Du "Cubisme" - the straight line and the curve

Even so, the change was continuous with Lewis's early work. It can easily be seen in the progressive abstraction of his Timon of Athens series (the works referred to here can be easily enough consulted on the internet). Timon of Athens - Shakespeare's play about the transformation of a philanthropist into a misanthrope - is almost perfect material for Lewis the creator of grotesques. Vorticism - New Perspectives opens with an analysis of Timon of Athens by Frederic Jameson, arguing first of all that it is a very great achievement and secondly that it is symptomatic of a lifelong struggle in Lewis between the curve and the straight line - the curve expressive of the dynamic, the organic, the sensual, and the straight line as the stable structure of materiality. This of course is one of the great themes in all painting, especially twentieth century painting, and it is hugely frustrating to me that the best discussion of it, that of Albert Gleizes in his books Form and History, Homocentrism and Man Become Painter, is completely unknown to most modern aesthetic theorists.

Jameson goes on to say that Cubism resolved the dilemma in favour of the straight line - 'Cubism attempted to submit the round to the domination of the square' - while 'Futurism, far closer to Vorticism than Cubism ever was, places its bets on speed and on the power of high velocities to transform everything in its path into the rectangular, into vectors and winds, arrows and tornadoes ... Meanwhile it is the round, which we may simply take to be the category of the independent free standing object or body, that remains unreduced to its subatomic elements.' (p.26)

That last sentence - that 'the round' is simply 'the category of the independent free standing object or body' (never mind the 'subatomic elements', whatever that's supposed to mean) - may not be unreasonable in the context of Lewis's development but it is quite wrongheaded in relation to the overall evolution of Cubism. The difficulty of reconciling straight line and curve lies in the fact that the curve, launching the eye into movement, is of the nature of time, while the straight line is the means by which - in an abstract work of art, using the terms as understood by Worringer and Hulme - we structure and learn to appreciate space. Jameson goes on to relate this tension - 'the warring intersection - the mortal struggle - of the square and the round' - to Lewis's whole career with the square predominating in 'the peculiarly sterile concatenation' of Lewis's painting The Crowd and the round 'culminating in the remarkable nudes of which Edwards [another contributor to New Perspectives - PB] has observed that "line" in them takes priority of the model.' But his main argument about the Timon of Athens series is that here the tension or, indeed, war is at its most acute.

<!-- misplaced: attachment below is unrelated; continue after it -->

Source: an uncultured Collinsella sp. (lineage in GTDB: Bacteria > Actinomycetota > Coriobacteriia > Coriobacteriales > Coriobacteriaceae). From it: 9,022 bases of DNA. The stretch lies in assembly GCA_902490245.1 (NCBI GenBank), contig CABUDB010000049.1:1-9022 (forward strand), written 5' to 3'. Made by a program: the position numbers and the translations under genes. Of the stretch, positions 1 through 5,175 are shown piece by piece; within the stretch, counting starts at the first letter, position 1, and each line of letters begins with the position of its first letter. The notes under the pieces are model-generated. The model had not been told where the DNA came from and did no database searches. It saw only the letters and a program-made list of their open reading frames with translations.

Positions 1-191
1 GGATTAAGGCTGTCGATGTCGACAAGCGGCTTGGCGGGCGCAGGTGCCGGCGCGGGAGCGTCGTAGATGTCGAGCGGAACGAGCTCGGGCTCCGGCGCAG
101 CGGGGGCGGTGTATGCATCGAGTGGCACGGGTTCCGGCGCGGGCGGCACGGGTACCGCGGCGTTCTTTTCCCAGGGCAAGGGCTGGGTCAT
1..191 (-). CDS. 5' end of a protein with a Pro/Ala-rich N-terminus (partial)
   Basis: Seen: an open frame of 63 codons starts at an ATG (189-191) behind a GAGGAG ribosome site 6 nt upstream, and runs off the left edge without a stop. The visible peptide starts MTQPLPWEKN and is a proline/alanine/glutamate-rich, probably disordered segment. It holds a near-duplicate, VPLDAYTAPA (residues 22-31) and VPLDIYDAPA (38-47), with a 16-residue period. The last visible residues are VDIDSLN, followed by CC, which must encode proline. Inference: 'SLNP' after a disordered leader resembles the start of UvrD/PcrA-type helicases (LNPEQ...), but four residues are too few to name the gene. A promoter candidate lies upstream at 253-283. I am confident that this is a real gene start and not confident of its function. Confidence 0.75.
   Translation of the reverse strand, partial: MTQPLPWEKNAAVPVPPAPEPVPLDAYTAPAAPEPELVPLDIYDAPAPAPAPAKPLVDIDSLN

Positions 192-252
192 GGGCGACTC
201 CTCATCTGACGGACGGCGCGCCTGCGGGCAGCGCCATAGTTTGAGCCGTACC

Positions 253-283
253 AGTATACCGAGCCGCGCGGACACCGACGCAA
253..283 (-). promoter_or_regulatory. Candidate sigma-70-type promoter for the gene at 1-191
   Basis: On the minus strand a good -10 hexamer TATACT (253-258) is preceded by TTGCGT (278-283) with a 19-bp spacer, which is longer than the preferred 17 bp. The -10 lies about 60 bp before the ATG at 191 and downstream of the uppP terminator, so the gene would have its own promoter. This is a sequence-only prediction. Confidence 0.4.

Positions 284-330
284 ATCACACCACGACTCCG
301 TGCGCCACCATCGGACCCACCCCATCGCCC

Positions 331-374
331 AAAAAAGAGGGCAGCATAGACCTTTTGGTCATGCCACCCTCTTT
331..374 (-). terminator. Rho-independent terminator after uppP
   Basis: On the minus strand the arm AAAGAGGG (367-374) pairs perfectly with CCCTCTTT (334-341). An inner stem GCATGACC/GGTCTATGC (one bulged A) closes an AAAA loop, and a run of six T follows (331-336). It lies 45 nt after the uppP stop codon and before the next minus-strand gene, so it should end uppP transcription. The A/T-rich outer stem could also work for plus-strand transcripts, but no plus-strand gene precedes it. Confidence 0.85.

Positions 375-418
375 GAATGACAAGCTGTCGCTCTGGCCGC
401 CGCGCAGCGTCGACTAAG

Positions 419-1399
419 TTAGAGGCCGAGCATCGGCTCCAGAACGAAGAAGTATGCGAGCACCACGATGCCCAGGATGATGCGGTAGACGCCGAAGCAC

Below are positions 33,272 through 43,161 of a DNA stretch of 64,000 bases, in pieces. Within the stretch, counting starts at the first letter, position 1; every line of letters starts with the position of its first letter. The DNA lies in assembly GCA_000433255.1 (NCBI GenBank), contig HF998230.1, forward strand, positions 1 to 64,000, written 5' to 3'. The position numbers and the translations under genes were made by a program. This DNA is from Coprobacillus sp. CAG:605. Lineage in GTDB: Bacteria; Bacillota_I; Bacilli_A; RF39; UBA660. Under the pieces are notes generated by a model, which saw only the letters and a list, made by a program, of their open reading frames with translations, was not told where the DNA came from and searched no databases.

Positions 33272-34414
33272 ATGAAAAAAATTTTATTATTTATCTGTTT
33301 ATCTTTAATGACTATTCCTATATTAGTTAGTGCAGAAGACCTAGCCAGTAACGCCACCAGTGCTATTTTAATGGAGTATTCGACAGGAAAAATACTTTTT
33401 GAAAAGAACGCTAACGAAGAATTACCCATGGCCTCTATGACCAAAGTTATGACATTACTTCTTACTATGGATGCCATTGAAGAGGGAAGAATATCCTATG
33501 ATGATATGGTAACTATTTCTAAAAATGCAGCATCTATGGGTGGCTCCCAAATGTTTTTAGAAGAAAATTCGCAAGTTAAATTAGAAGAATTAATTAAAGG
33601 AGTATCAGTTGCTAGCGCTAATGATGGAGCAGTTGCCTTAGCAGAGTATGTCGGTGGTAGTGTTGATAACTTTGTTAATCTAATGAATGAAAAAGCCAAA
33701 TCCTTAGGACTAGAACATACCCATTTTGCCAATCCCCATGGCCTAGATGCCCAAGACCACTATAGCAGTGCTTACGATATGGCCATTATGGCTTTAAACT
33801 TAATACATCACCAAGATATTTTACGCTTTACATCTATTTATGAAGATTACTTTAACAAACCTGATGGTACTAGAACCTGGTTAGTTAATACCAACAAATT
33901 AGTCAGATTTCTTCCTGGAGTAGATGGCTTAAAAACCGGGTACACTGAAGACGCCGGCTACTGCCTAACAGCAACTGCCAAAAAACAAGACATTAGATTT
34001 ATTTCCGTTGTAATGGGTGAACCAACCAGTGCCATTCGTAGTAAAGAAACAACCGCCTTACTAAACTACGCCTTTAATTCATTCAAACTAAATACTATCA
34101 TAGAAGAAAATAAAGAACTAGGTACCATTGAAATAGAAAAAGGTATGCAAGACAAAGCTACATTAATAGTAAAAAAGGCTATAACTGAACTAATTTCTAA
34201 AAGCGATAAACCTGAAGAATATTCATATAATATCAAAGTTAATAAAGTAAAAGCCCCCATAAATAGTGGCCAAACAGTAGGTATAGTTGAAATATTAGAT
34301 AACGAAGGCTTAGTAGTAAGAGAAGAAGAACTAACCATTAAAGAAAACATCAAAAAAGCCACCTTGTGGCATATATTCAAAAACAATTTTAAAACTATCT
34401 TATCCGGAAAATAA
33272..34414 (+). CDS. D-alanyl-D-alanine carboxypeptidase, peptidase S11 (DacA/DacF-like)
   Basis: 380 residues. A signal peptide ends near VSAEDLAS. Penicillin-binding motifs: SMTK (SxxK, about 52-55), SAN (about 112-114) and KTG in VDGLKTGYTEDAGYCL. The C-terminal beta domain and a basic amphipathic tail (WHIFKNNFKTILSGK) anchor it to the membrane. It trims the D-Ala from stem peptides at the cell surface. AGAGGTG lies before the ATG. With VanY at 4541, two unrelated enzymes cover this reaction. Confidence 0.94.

In stressing that this is very far removed from the concerns of Cubism, however, Jameson seems to me to be far off the mark. 1913, the year when Lewis produced Timon of Athens, also saw the publication of an English translation of the book Cubism by Albert Gleizes and Jean Metzinger. I cannot claim to have read the whole literature on Vorticism but in the material that has come my way I have never seen this mentioned (it is, I am happy to say, mentioned in the chronology of the catalogue for the Antliff and Greene exhibition). I do not know who organised it, or who did the translation but it seems to me improbable that the publication of what was seen at the time as the manifesto of French Cubism would have gone unnoticed by the group that was still in December 1913 (time of the 'Cubist Room' in the Exhibition of the Work of English Post Impressionists, Cubists and others in Brighton) calling themselves 'Cubists'. Hulme refers to it in his talk in January 1914, albeit somewhat dismissively:

'I look at most cubist pictures with a certain feeling of depression. They are from a certain point of view, confused. If I may be allowed to go against my own principles for a minute, and to describe abstract things in a metaphor borrowed from organic life, I should say they look rather like embryos. I think they will soon open out and grow distinct. I picture what is about to happen in this way. A man whose form is, as it were, dimly discerned in hay, stands up, shakes the hay off him, and proceeds to walk, i.e. he proceeds to do something. Dropping the metaphor then, cubism ceases to be analytical, and is transformed into a constructive geometrical art. The elements and the method patiently worked out by analysis begin to be used. If you want a concrete example of the difference I mean, compare the work illustrated in Metzinger's book on cubism, with that of Mr Epstein and Mr Lewis.' ('Modern Art and its Philosophy' in Speculations, pp.102-3)